This was from where Dhanam watched with sardonic humour the genesis of the December Music Season and wondered as to what this place called the Music Academy was where they ‘spoke’ about music. This was also the home to which several musicians came of an afternoon, to learn some songs. The names are legendary – Ariyakkudi Ramanuja Iyengar, Musiri Subramania Iyer, Parur Sundaram Iyer, Madras Lalithangi and Tiruvarur Rajayi. In some cases it was an exchange – Dhanam taught and learnt from Kanchipuram Naina Pillai. To some she gave freely – Calcutta Gauhar Jan and Abdul Kareem Khan learnt Carnatic songs from her and released discs of these. Some she adored and they reciprocated in full – Tiruvottiyur Tyagier and Tiger Varadachariar were two such. A younger musician whose talents she admired was the nagaswaram maestro Tiruvavaduturai Rajarathinam Pillai. On some days there would be distinguished compatriots from the courtesan community – Kanchipuram Dhanakoti Ammal was a frequent visitor as was the gutsy and talented Bangalore Nagarathnamma. It was in this house that many of her grandchildren took their first steps in music – T. Sankaran as a writer, scholar and historian, the sisters T. Brinda and Mukta became singers while sibling Abhiramasundari became a violinist, T. Balasaraswathi took to dance while her brothers Viswanathan and Ranganathan became flautist and mridangist respectively. Taken overall, the musical heritage of this humble home is the stuff of legend.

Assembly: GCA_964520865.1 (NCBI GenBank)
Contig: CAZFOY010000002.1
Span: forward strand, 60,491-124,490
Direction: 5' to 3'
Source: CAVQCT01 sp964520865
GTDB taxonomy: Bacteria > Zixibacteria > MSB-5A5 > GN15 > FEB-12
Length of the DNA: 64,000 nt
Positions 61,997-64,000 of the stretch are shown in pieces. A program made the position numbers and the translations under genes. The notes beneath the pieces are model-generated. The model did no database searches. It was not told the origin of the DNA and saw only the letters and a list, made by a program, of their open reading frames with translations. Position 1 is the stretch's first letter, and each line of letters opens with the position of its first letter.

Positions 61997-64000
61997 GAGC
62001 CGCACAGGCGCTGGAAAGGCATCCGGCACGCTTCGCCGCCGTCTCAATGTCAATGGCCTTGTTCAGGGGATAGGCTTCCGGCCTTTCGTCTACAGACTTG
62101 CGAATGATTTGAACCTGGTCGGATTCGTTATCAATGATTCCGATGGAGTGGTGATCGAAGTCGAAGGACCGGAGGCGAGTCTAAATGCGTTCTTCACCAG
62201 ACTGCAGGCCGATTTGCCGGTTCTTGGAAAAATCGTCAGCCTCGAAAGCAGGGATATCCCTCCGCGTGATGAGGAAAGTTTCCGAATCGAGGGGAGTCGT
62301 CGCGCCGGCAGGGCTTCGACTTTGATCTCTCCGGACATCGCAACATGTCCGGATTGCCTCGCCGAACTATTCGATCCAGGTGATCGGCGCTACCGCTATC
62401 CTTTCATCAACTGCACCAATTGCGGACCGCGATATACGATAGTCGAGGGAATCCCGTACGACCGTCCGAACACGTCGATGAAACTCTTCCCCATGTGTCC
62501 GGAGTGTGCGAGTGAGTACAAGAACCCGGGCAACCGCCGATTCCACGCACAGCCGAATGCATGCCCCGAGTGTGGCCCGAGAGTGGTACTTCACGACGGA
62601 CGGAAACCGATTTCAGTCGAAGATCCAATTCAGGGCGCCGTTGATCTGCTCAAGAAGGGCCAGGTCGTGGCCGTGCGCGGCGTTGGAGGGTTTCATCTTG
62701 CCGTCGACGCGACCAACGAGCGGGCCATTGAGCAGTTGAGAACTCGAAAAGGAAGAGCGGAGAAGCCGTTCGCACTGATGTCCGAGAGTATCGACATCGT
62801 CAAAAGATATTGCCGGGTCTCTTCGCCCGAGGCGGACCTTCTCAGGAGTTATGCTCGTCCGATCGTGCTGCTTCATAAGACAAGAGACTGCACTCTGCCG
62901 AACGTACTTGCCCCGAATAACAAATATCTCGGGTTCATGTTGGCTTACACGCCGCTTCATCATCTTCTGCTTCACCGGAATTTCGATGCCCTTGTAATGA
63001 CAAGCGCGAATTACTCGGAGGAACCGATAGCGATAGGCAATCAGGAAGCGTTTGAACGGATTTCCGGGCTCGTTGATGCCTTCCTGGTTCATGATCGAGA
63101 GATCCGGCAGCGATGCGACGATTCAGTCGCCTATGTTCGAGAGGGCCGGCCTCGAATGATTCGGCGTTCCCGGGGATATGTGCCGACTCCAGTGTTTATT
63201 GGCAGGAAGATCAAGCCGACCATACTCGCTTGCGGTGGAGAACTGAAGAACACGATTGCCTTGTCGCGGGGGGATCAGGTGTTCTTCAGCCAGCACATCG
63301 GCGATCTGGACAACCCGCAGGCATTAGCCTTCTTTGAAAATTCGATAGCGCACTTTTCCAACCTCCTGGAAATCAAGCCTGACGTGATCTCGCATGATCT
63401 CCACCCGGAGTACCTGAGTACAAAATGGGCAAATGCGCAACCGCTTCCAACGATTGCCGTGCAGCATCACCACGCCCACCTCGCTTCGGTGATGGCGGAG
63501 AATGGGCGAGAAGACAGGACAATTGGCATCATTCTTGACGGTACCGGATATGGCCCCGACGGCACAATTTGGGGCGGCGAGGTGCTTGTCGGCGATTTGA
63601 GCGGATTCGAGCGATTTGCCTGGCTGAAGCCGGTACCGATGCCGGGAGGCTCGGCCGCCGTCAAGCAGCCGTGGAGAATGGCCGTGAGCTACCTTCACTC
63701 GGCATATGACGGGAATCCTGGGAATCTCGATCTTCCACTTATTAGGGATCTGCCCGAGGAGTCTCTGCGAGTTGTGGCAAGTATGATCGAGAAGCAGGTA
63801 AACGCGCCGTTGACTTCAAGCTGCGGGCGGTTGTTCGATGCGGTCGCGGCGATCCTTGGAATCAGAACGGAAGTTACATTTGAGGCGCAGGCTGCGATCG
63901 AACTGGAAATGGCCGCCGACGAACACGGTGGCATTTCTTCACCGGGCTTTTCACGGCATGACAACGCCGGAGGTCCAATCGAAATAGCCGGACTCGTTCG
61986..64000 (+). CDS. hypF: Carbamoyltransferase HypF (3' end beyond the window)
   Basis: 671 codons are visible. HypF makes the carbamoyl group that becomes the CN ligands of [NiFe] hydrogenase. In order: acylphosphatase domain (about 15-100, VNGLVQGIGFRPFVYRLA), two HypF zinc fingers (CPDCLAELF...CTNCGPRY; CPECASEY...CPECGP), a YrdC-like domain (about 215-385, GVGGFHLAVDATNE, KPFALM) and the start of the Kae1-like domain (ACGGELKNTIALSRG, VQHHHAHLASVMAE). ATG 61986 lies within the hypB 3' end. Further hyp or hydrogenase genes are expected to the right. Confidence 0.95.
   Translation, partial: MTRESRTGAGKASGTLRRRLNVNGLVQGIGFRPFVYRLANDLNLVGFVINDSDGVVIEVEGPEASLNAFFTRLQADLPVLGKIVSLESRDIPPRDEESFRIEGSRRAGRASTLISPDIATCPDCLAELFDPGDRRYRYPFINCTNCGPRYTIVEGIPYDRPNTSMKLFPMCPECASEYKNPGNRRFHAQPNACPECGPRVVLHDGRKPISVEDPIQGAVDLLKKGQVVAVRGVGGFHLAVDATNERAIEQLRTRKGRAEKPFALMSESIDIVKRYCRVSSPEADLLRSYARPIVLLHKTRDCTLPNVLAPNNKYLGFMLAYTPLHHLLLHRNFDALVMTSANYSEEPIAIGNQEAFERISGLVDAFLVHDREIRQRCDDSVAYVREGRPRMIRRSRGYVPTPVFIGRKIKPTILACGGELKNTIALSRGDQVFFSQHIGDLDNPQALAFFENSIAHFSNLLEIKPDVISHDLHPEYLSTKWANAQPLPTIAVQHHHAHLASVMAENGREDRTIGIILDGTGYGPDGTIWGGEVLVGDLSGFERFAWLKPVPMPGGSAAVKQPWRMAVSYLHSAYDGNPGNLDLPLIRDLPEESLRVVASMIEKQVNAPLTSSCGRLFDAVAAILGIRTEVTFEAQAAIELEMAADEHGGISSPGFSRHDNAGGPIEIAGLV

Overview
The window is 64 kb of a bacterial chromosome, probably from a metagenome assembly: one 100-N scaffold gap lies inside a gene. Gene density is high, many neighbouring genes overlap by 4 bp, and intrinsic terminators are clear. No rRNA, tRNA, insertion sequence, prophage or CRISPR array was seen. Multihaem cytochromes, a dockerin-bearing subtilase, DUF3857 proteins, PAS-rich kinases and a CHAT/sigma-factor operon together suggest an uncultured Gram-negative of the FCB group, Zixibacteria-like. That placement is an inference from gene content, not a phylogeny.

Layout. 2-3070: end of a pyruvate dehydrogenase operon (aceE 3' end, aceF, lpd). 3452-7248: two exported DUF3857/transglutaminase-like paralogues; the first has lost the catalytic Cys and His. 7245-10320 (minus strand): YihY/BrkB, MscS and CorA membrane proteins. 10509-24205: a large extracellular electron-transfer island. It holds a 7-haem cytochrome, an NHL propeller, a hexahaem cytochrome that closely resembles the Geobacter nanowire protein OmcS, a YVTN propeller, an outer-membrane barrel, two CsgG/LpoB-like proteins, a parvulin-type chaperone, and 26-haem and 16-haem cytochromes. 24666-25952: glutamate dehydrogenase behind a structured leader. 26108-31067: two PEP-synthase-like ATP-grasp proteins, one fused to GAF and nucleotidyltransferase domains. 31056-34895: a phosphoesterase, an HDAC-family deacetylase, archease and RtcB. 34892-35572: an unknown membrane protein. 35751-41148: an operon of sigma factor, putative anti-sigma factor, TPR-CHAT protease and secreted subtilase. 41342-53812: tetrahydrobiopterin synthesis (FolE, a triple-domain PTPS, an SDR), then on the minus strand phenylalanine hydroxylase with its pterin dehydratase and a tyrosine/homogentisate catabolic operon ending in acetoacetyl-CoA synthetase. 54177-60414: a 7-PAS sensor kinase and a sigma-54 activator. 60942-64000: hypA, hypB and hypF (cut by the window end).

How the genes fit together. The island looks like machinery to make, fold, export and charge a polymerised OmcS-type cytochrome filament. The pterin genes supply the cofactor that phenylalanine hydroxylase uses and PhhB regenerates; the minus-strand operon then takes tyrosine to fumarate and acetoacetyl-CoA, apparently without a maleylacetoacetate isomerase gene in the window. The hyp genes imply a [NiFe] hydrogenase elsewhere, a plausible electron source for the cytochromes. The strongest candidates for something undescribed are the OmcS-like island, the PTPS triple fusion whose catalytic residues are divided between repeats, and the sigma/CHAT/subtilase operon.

Also legendary were Dhanam’s Navaratri celebrations. A bower of jasmine would be put up on the terrace and Dhanam having bathed in rosewater, clad herself in white silk and adorned her veena with a string of fragrant flowers, would seat herself under it. The entire family gathered around and sang Muthuswami Dikshitar’s Veena Pustaka Dharinim (raga Vegavahini). To them their matriarch was Saraswati, the Goddess of Learning.
By 1937, Dhanam was sinking. A trio who regularly called on her and delighted in music at this time comprised T.T. Krishnamachari, then businessman and a leading light of the Congress (later to become Union Minister), S.Y. Krishnaswami, ICS and N.D. Varadachariar, lawyer. Another regular was R. Rangaramanuja Iyengar, the fiery and acerbic music critic and scholar, who learnt from her. It is essentially from the writings of these people that we get a clear picture of her personality. In the last year of her life, Dhanam took to moving between the residences of her daughters and it was at the home of T. Jayammal, her third child, that she passed away in October 1938. The pallbearers included T.T. Krishnamachari, violinist Papa K.S. Venkataramiah and Kasturi Srinivasan of The Hindu.
The home in Ramakrishna Chetty Street was given up and later its owners disposed it to the family of the lady who showed me around. A few years ago it changed hands once again, this time to a businessman who converted it into a godown. Now it has been demolished as well.
Early in the 2000s, I used to take people on heritage tours of the house and it was fun to wander around the place, peeking into the vestibule where Dhanam rested during the afternoons, seeing the room where she performed and wondering at the tiny ground floor space where T. Balasaraswathi took her first steps in dance. During one such visit, artiste Amrita Murali sang Veena Pustaka Dharinim. It filled the house with music, for the last time.
Pictorial History of Southern India. It is quite amazing as to how this column on Lost Landmarks results in fresh discoveries. I had written about Dr. A. Lakshmipathy’s Arogya Ashrama in Avadi in MM XXIX No. 8, August 1-15, 2019. Now Karthik Bhatt sends us a picture of the same, discovered in the 1928 issue.